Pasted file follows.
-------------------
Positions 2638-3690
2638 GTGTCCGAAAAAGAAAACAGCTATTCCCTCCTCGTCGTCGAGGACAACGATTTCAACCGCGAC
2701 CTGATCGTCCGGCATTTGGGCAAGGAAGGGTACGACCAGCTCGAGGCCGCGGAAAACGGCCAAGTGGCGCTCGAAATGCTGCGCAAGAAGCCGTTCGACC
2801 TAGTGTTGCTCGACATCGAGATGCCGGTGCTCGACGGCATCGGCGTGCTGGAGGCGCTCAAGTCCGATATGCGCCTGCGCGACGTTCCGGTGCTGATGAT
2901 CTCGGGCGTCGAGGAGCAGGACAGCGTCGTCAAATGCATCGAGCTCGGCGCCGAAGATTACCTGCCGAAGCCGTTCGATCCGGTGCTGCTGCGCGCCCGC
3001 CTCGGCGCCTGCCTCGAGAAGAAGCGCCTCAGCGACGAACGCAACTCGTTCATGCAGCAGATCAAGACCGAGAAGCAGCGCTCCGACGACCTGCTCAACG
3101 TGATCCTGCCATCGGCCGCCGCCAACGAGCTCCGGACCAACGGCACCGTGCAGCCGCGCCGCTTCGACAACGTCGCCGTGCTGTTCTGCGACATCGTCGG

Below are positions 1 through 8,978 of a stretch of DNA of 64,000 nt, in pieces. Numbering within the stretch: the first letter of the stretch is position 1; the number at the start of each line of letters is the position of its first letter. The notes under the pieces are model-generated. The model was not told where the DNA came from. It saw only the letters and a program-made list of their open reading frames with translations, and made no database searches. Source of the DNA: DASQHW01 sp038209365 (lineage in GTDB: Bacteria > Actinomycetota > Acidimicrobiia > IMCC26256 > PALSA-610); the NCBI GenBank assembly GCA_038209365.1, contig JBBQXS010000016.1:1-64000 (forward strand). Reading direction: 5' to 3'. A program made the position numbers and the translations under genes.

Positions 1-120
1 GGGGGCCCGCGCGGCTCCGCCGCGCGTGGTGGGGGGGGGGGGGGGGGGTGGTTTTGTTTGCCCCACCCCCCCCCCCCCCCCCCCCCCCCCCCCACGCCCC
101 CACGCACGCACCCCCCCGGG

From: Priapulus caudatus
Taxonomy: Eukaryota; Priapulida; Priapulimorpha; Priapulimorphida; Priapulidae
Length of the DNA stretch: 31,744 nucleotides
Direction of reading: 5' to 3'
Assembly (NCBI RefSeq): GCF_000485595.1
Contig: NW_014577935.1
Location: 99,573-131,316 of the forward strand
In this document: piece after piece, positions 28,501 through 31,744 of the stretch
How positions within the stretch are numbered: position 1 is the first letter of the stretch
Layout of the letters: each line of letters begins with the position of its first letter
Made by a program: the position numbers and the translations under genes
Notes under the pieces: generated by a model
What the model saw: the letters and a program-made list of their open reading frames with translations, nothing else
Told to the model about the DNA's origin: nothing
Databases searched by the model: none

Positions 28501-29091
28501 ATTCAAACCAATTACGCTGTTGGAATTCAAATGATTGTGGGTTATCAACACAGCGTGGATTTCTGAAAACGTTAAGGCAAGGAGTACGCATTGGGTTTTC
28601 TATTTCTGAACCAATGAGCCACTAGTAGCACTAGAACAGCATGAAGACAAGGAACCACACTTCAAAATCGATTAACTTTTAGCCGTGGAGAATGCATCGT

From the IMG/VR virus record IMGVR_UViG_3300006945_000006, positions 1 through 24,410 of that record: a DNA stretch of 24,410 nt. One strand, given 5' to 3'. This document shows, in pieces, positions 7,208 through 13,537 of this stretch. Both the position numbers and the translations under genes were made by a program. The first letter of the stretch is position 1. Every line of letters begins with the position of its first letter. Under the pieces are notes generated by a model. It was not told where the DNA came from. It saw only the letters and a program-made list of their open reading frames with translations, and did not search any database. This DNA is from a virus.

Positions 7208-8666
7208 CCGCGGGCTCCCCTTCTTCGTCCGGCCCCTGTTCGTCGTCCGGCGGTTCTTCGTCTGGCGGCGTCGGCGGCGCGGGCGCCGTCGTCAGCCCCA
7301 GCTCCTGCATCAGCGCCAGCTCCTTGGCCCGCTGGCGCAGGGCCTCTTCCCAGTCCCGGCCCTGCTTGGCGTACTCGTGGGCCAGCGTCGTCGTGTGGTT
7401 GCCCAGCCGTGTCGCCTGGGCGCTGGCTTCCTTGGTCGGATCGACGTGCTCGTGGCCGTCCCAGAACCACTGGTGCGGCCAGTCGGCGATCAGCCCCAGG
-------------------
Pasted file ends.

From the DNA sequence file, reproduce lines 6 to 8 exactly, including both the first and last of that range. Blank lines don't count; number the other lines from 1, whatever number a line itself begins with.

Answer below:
3001 CTCGGCGCCTGCCTCGAGAAGAAGCGCCTCAGCGACGAACGCAACTCGTTCATGCAGCAGATCAAGACCGAGAAGCAGCGCTCCGACGACCTGCTCAACG
3101 TGATCCTGCCATCGGCCGCCGCCAACGAGCTCCGGACCAACGGCACCGTGCAGCCGCGCCGCTTCGACAACGTCGCCGTGCTGTTCTGCGACATCGTCGG

Below are positions 1 through 8,978 of a stretch of DNA of 64,000 nt, in pieces. Numbering within the stretch: the first letter of the stretch is position 1; the number at the start of each line of letters is the position of its first letter. The notes under the pieces are model-generated. The model was not told where the DNA came from. It saw only the letters and a program-made list of their open reading frames with translations, and made no database searches. Source of the DNA: DASQHW01 sp038209365 (lineage in GTDB: Bacteria > Actinomycetota > Acidimicrobiia > IMCC26256 > PALSA-610); the NCBI GenBank assembly GCA_038209365.1, contig JBBQXS010000016.1:1-64000 (forward strand). Reading direction: 5' to 3'. A program made the position numbers and the translations under genes.